HealthTrip: Slip, Slap, Slop. Summer Sun Safety. (Say that five times fast)

CDC Protect the skin
by Liz Stovall, Division Manager- Fitness and Wellness

Some people think about sun protection only when they spend a day at the lake, beach or pool. But, sun exposure adds up day after day, and it happens every time a person is in the sun. While brief exposures to sunlight help the body make Vitamin D to stay healthy, too much sunlight can cause cancer. That’s why sun-safe habits should begin in childhood and last a lifetime. Everyone’s skin and eyes can be affected by the sun and other forms of ultraviolet (UV) rays. Tanning occurs when UV radiation is absorbed through the skin. It causes an increase in the activity and number of melanocytes, the cells that make the pigment melanin. Melanin gives the skin its color. It also helps to block out damaging UV rays up to a point. While sunburns are thought to increase a person’s risk of skin cancer, UV exposure, even without a sunburn, can raise skin cancer risk.

Take these steps to stay sun-safe:

  1. Slip on a shirt and sunglasses: When out in the sun, wear clothes that protect the skin as much as possible. Clothes provide different levels of UV protection. Long-sleeved shirts, long pants, or long skirts cover the most skin and are the most protective. Many companies now make clothing that is light-weight, comfortable, and protects against UV exposure, even when wet. These sun-protective clothes may have a label listing the UV protection factor (UPF). The higher the UPF, the higher the protection from UV rays. UV-blocking sunglasses are also important for protecting the delicate skin around the eyes. The ideal sunglasses should block 99% to 100% of UVA and UVB rays. Before you buy, check the label to make sure it reads “UV absorption up to 400nm.” Sunglasses labeled “cosmetic” block only 70% of UV rays. If there is no label, don’t assume the sunglasses provide any protection.
  2. Slap on a hat: A hat with a two to three-inch brim all around is ideal. It protects areas often exposed to the sun such as the neck, ears, eyes, forehead, nose and scalp. A shade cap (which looks like a baseball cap with about seven inches of fabric draping down the sides and back) is also good. A baseball cap protects the front and top of the head but not the back of the neck or ears, where skin cancers often grow. Straw hats are not recommended unless they are tightly woven.
  3. Slop on the sunscreen: Apply sunscreen to the skin to help protect against the sun’s UV rays. Sunscreens come in many forms – lotions, creams, ointments, gels, wipes, and lip balms, to name a few. Choose a broad-spectrum sunscreen with a sun protection factor (SPF) of 30 or higher (broad spectrum means that the sunscreen blocks both UVA and UVB rays). Be sure to use enough and re-apply every couple of hours while you’re in the sun. Best practice is to use sunscreen as one part of your skin care routine, especially if staying in the shade and wearing protective clothing aren’t available as your first options. Some cosmetics such as moisturizers, lipsticks, and foundations, are considered sunscreen products. Be sure to always check the label first.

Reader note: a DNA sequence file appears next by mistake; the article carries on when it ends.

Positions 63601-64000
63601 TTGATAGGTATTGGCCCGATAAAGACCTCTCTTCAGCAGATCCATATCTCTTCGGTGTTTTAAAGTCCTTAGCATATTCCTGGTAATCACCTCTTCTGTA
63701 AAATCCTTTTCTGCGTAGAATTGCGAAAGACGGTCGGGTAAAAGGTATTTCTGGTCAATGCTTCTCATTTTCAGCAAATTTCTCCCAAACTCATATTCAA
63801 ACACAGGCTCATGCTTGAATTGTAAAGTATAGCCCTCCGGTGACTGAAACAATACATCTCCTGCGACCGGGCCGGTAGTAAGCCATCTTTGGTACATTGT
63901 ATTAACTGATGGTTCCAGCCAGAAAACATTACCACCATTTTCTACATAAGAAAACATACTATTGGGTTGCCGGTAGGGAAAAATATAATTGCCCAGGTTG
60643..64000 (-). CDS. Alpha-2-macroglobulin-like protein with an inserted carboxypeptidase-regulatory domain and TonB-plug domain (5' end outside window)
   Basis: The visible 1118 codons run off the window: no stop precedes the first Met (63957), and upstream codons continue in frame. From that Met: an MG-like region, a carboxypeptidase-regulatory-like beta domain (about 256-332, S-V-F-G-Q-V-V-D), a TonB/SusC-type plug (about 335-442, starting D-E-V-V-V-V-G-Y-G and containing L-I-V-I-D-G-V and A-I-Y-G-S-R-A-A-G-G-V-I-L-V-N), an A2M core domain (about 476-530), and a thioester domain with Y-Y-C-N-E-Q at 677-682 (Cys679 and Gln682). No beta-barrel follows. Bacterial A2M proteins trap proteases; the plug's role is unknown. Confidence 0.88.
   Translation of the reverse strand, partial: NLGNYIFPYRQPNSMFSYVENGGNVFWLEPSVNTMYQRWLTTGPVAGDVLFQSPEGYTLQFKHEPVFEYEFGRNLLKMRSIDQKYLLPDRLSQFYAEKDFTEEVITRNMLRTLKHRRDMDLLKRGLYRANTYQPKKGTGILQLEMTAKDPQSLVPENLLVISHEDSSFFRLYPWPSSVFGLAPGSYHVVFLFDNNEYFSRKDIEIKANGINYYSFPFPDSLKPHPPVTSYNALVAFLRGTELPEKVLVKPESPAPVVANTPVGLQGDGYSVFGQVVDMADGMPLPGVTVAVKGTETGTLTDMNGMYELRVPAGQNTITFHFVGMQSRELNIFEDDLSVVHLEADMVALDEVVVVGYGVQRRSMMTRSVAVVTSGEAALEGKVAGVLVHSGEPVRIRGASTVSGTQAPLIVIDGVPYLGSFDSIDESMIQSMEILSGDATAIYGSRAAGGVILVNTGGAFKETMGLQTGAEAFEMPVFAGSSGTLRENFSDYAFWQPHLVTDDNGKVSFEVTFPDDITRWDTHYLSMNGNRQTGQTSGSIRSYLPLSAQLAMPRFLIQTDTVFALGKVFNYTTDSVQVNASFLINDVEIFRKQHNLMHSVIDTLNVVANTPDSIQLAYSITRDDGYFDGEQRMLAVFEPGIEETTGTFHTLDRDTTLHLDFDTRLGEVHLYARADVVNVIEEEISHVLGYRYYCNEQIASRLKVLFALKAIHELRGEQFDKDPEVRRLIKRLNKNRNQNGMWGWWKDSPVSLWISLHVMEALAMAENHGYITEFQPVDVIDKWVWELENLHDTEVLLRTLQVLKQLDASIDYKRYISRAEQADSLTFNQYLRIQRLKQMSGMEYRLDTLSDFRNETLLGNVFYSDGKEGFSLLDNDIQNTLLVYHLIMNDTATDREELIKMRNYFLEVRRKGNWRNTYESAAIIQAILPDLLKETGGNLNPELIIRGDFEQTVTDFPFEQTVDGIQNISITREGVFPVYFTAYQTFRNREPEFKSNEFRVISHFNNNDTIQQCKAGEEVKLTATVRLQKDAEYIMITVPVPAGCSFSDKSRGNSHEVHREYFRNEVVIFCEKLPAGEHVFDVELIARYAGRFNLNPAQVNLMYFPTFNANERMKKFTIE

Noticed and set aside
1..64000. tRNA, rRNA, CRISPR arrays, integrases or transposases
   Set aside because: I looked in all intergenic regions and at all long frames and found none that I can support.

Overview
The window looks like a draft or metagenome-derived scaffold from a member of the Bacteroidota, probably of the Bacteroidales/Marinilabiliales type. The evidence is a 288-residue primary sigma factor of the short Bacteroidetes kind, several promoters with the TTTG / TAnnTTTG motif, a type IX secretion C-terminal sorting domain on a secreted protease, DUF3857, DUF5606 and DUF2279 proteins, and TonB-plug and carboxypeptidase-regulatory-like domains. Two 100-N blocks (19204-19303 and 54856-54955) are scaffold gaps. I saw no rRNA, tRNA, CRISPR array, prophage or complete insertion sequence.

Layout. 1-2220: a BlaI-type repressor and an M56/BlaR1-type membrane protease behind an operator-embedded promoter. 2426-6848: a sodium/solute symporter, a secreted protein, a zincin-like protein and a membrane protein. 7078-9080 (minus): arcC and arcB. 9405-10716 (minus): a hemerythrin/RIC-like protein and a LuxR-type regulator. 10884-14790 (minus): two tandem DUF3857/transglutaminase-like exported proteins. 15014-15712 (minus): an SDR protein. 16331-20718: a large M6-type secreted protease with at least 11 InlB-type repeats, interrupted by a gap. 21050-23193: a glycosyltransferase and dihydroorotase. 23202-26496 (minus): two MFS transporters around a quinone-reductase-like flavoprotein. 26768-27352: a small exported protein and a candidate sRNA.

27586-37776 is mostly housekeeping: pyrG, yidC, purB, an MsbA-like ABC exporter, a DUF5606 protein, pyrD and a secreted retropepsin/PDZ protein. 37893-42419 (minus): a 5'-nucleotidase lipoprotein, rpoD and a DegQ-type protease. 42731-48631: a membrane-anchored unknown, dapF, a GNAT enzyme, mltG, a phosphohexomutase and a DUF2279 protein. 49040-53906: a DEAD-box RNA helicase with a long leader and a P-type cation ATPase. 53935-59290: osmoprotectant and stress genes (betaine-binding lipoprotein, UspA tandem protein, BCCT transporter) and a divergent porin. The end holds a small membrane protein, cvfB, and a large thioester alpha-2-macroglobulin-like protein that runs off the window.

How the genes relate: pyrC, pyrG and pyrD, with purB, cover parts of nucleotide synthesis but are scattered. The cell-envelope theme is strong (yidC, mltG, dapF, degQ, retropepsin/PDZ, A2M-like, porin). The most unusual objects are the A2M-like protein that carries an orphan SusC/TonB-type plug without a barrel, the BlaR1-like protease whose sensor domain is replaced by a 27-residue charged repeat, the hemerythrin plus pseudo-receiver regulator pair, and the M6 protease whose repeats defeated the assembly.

Additional sun-smart ideas:

  • Protect children from the sun: Since they tend to spend more time outdoors, children need special attention as they can burn more easily than adults. Parents and caretakers should be sure their children wear clothes, hats, sunglasses, and sunscreen to protect from harmful UV rays.
  • Limit midday sun exposure: UV rays are most intense during the middle of the day, usually between the hours of 10:00 a.m. and 4:00 p.m. To check the sun’s intensity, use the shadow test. If a person’s shadow is shorter than they are, the sun’s rays are the strongest. If possible stay out of the sun during this time of day.
  • Avoid tanning beds and sun lamps: Tanning beds and sun lamps give out both UVA and UVB rays. These rays can cause serious long-term skin damage and can lead to skin cancer.

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Town Hall Thoughts

by Jennifer Montrose, Marketing & Technology Specialist- Human Resources

The semi-annual Town Hall meeting was held May 22nd at the Libbie Mill Library; this time with a slightly different format than ones in the past. This Town Hall had a panel of five employees, each with about 40 years of service for Henrico. Each person in attendance had the opportunity to ask questions, listen and learn about each of the panelists experiences and knowledge working for the County. In return, Demetria D. Edwards (Library Circulation Supervisor), Megan Ambrose (Business Supervisor Finance), and Brian Viscuso (IT Manager) were asked about their experience attending the Town Hall meeting.

  1. What were your overall thoughts on the Town Hall Meeting?
    • “I enjoyed the informal format of the meeting. The format allowed County leaders and employees the opportunity to connect and share information with one another. The panelists motivated several of the employees in attendance, including myself, to create a self-development plan and take advantage of career resources like the Emerging Leaders Certification Program, the Leadership Development Program, the Career Development Program, and other courses available through the County’s Human Resources Department.” –Demetria D. Edwards